Team New Zealand skipper Dean Barker last night conceded questions were asked over team boss Grant Dalton's position on the catamaran and that Dalton's decision to agree to a lay day during the America's Cup was "clearly a mistake".
In a candid interview on why Team New Zealand blew an 8-1 lead - and eventually lost the Cup regatta 8-9 to Oracle Team USA - Barker told TV3's Paul Henry: "There's a lot of things we'd do differently".
He agreed that grinder Winston Macfarlane - who sailed several races in place of Dalton during the final series - was bigger, stronger and fitter than Dalton, 56.
"Grant was there [on the boat] for reasons other than his physical presence," Barker said. "He was there for leadership and everything else, from him wanting to be in that position."
Asked by Henry whether he had concerns about Dalton's position on the boat, Barker said: "There certainly was questions asked but it was dealt with internally and I was more than happy with the team we put on the boat to go racing.
"We made decisions all the way through the campaign ... maybe yes there were people that weren't happy with Grant being on the boat. In the end I'm skipper ... Grant and I talked a lot and I was accepting of him being on the boat."
But Barker also conceded that Dalton's decision to agree with Oracle that the teams have a rest day on September 16 was an error - and that Dalton made the call without consulting the skipper.
"That was clearly a mistake. It was a decision that was made outside of our knowledge. Grant ultimately made the decision which is his right within the team.
"There was a lot going on at the time. I think it was one of those things that we obviously, on reflection we would had done differently. That's certainly one of them."
The rest day came as Oracle had started making big improvements in its boat speed - and Henry pointed out to Barker that was even more of a reason not to give the American team more time.
Team NZ was leading 7-1 at the time, and won only one more race after the lay day.
The decision surprised many because all the momentum was with Team New Zealand. It gave Oracle an extra day in the shed to make more modifications to their boat.
Asked whether the decision to have a rest day would normally have been a joint one, Barker said: "Yes, but there's a lot of other factors ... as a commercial team, a lot of our return is on race days, having our sponsors there with their hospitality, it's important we don't undermine that aspect."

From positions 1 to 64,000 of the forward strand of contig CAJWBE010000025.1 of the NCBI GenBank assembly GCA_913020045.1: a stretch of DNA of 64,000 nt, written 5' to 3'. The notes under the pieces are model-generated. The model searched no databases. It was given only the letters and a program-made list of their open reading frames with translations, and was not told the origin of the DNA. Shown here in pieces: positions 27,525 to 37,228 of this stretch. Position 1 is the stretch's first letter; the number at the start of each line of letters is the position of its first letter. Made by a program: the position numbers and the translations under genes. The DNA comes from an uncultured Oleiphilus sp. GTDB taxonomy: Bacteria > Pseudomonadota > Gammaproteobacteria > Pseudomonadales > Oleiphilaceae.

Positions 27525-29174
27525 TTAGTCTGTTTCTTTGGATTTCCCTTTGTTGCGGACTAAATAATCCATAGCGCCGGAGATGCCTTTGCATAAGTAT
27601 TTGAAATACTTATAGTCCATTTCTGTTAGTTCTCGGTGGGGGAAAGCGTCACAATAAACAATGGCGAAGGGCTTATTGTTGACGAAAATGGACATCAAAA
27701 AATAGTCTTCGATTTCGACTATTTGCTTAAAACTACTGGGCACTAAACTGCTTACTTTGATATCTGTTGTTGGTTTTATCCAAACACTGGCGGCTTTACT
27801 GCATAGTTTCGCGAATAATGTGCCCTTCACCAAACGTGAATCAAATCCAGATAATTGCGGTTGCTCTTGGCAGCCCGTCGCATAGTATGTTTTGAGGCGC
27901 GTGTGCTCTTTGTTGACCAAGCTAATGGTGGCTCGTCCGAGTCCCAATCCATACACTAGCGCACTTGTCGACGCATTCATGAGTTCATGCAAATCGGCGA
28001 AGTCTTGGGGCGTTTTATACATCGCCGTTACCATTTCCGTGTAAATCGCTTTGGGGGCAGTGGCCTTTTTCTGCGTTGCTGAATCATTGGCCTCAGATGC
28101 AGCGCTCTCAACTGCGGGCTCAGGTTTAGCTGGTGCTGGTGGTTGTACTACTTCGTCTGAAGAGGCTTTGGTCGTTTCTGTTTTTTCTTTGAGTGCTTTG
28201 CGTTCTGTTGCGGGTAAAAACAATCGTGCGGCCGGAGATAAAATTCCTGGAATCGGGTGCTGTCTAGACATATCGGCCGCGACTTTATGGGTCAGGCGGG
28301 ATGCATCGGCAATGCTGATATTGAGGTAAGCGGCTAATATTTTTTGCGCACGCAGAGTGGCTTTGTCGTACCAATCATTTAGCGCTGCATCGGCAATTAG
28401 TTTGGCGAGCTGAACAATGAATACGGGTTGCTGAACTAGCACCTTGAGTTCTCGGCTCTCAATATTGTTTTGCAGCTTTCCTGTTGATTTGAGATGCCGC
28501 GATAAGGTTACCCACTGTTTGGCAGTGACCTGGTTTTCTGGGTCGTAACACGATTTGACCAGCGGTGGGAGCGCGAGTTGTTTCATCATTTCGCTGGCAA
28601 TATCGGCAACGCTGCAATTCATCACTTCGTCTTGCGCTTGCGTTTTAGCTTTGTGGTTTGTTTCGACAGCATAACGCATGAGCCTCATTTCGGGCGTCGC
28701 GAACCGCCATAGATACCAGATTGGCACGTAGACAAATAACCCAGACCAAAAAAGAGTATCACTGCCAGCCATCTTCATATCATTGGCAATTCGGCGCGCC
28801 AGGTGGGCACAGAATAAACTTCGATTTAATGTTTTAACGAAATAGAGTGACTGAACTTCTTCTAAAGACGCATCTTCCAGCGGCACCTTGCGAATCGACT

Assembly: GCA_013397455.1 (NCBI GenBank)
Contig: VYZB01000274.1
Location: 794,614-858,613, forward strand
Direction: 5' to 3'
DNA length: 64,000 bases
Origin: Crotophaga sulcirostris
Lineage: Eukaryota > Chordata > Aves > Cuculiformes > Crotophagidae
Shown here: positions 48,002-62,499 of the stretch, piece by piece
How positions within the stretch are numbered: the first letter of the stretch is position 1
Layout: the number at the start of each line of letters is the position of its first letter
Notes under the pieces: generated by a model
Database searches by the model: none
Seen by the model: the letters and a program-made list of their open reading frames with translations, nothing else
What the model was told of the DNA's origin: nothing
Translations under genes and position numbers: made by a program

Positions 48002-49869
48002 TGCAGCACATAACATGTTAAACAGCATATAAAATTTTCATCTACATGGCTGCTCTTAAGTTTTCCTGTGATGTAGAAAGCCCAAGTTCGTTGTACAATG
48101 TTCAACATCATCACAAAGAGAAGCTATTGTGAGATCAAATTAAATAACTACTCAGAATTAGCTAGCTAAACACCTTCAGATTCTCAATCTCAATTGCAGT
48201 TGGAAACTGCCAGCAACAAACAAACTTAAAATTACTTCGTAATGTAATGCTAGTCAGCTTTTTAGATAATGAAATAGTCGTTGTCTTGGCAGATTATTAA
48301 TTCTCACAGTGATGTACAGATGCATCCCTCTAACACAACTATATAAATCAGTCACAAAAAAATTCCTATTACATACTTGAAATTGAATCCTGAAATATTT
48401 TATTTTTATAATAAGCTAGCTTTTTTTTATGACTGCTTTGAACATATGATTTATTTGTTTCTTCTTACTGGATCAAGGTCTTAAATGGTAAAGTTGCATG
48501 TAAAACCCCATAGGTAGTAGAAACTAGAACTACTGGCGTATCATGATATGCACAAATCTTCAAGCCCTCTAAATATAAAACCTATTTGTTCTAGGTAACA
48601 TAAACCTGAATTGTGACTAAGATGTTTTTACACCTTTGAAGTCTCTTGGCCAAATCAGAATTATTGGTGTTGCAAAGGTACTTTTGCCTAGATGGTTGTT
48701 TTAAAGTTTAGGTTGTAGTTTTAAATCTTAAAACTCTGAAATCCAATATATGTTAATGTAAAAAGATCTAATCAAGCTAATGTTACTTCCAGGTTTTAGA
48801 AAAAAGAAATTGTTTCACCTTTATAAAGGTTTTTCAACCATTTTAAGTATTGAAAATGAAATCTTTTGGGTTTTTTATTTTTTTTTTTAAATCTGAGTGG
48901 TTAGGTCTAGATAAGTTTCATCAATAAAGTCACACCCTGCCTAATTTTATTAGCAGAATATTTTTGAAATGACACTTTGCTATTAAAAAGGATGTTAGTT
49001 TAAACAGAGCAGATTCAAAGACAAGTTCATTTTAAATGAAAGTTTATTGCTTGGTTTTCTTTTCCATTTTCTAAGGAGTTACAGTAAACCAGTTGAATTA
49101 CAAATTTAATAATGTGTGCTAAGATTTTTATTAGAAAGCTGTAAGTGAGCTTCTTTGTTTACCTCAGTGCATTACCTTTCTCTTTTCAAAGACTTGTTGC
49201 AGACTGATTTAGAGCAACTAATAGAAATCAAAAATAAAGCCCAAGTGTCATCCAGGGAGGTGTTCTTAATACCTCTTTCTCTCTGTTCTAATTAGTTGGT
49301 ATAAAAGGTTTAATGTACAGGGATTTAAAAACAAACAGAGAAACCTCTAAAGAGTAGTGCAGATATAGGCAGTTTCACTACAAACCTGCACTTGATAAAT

Barker said it was easy to apply hindsight to some decisions.
"There's lots of things we'd do differently ... it wasn't always holding hands and talking kindly ..."
Dalton could not be contacted last night or this morning.
Barker's comments come after the announcement last month that Dalton would take a step back in the day-to-day running of the syndicate, as part of plans to overhaul the management structure after a review into the failed Cup campaign.
Dalton has revealed the changes will not be restricted to the sailing team and that the management of the syndicate will also be modified.
Chief operating officer Kevin Shoebridge is to assume a more hands-on role, and Dalton will take a director-type role. Barker will lead the sailing programme.
Barker said last night: "I never reported directly to the board in the last campaign."
"Right now there is a process in place to look at what the best structure for Team New Zealand is, and that is going to start with the make up of a board, and that's going to be very important in terms of addressing the management structure and the team."
Dalton's decision to put himself in the crew brought derision from his opposite, Oracle Team USA chief executive Russell Coutts.
"There's no one in New Zealand he can find that is better than a [56-year-old]?" Coutts joked at a charity dinner in May last year.
America's Cup commentator Peter Lester believes Grant Dalton will be angry over Barker's comments, and it will lead to "full and fruitful discussion''.
Lester said he was surprised that Dalton acted alone in agreeing to the lay day, brokered by mutual consent by race director Iain Murray.
"I was perplexed at that time. I thought 'wow'. When you're 7-1 up you don't give these guys an even shot.
"From memory, the weather forecast for that day was terrible, and that was when Ian Murray went around both teams and by mutual consent under the America's Cup rules he got agreement,'' he told TV3's Firstline.
''... it sounds like Grant [Dalton] wore that one without talking to his skipper. I'm surprised by that.''
Lester was also surprised that Barker had laid out the issue now.
"Whether it's to force governance change - director change - because he went on and they've both talked about ... the need to put in place a board of directors that actually make the managing director and the sailing team accountable, and that there's reporting right across the board.
"I just wonder if that's where Dean Barker's going in terms of governance.''